Now, it would be foolish of me to think that I had lost that one place in just that 100m to the finish line, and as always I have some insight and learnings to provide. At the end of the two and a half hour race, I had consumed only half a bottle of the two full bottles I had taken with me and I had eaten nothing... Had I looked after myself well during the race, I have no doubt I would have had some energy stores to call on in that last 100m. Furthermore, for every 5% dehydration, an athlete suffers a 20% loss in power output. Further to this, I was carrying a litre of fluid I didn't use, which equates to an extra kilogram to carry. It's so easy to get caught up in the race and forget or refuse to back off to take a hand off the bars and stick some food in your mouth or have a drink... It's interesting to note that when I was doing my longer races (24 hour etc) that I had my nutrition completely sorted, but doing these shorter races this year, I seem to have lapsed on how well I take care of myself out there on the course. Moral of the story is that regardless of the length of the race, it is important to make sure you eat and drink according to your energy requirements so you are fully fuelled for the entire race. Not only does it help you perform better, but also aids your recovery post-race.

Monday, May 2, 2011

Pukeora 4 Hour Solo - The Win that Nearly Wasn't

Saturday afternoon had cast some serious doubt over whether I would be riding the next day. I had a sore throat and a blocked nose and I hadn't even ridden a bike in a week (it was all gardening and running with the dog for me this week). I woke up on Sunday morning and despite still feeling a little under the weather, decided to head on over to Waipukurau and worst case scenario, there was a team I could join in for a cruisier day of it... Once I got to registration though, pride had kicked in and I really felt like anything less than a solo attempt at a 4 hour race really was quite soft, so I registered and jumped on the bike.

I actually didn't feel too bad... The legs felt a little sluggish (probably from all that gardening... It's hard work!!!) and the start of the lap was a nicely-pitched climb with some tight little switchbacks and a layer of grease on top for good measure. I was breathing too hard to notice the sore throat. Once I conquered the first hill I was on my way and chugged around nicely at a reasonable pace. The trails at Pukeora are really well-made... They flow really well and the surface is superb... Considering all the rain the area had this week, we were so lucky to just have a slippery layer of grease over the top of the trail and not a full-on mud-fest (although that also would have been fun). There were some steep little technical descents through the course and the course marshalls kept it real and were super friendly the whole day (I even saw one marshall giving a rider a leg massage at the top of the hill!!! Wow, that's dedication!). The thing that became really apparent after the third or fourth lap was how pedally the course was... It was great fun, but hard work and you were on the pedals probably for 90% of the loop.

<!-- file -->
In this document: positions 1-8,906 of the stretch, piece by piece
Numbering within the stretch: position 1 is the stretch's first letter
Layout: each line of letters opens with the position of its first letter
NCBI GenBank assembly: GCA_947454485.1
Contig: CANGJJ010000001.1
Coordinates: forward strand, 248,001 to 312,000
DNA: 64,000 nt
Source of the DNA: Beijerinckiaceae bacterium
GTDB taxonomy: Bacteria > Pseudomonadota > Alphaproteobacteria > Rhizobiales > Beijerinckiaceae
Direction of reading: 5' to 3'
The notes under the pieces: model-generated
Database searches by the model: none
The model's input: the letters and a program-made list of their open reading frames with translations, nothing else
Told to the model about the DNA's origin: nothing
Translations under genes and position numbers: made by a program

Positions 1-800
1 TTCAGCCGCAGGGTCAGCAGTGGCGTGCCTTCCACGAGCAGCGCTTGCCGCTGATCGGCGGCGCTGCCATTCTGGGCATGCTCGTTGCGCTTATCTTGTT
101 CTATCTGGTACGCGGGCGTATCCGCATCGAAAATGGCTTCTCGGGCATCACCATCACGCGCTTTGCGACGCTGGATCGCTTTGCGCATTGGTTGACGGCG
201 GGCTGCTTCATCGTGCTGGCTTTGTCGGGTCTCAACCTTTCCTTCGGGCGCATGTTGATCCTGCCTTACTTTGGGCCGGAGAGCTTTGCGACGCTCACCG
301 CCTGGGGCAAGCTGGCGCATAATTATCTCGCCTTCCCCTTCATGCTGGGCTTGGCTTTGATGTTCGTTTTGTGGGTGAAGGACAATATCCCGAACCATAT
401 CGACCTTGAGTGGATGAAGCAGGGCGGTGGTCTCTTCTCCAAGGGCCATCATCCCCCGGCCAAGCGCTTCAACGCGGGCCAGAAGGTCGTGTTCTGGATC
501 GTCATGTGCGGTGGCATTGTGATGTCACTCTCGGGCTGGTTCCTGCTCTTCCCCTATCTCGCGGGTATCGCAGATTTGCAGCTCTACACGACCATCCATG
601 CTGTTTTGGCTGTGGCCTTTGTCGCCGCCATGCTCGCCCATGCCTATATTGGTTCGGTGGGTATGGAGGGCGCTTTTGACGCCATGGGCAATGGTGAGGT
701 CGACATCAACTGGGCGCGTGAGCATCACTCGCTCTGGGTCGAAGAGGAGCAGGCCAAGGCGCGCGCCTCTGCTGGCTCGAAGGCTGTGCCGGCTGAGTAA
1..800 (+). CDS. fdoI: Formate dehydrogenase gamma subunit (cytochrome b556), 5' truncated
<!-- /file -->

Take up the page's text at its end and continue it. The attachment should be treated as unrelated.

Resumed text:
By the time I came through the timing mats at three hours and twenty minutes, I was safely in the lead by at least a lap and a half on second place. I had done 6 laps and had been averaging about 32 minutes a lap and really saw no reason to go out for another lap after the seventh that I was about to set out on... So I took the soft option and decided to "pad out"my lap a bit. I took a toilet stop and rode the hills a little slower to appease my aching legs and managed to draw my seventh lap out to 40minutes, which I thought would be enough to bring me across the line just after they closed the course off... Apparently, my maths when I have been riding for 3 hours is a little bit inaccurate and I came rolling around the corner to see the clock say 3:59:25... DAMN IT!!! I slowed down my pedalling and did a bit of a track stand but it was too late... Everyone had seen me there... "Go on, do another one!!! Do another lap!!! Don't be soft!!!" I was being peer pressured into doing that extra lap I had so deliberately intended not to do... So I did what any self-respecting endurance rider would do, obeyed their commands and set out on my last (eighth) lap.

So I finished with the win in 8 laps, 2 laps ahead of second place and with a guilt-free conscience that I didn't pike on my last lap and didn't let a cold get in the way of a fun day out on the bike!!! Can't think of a better way to spend my Sunday!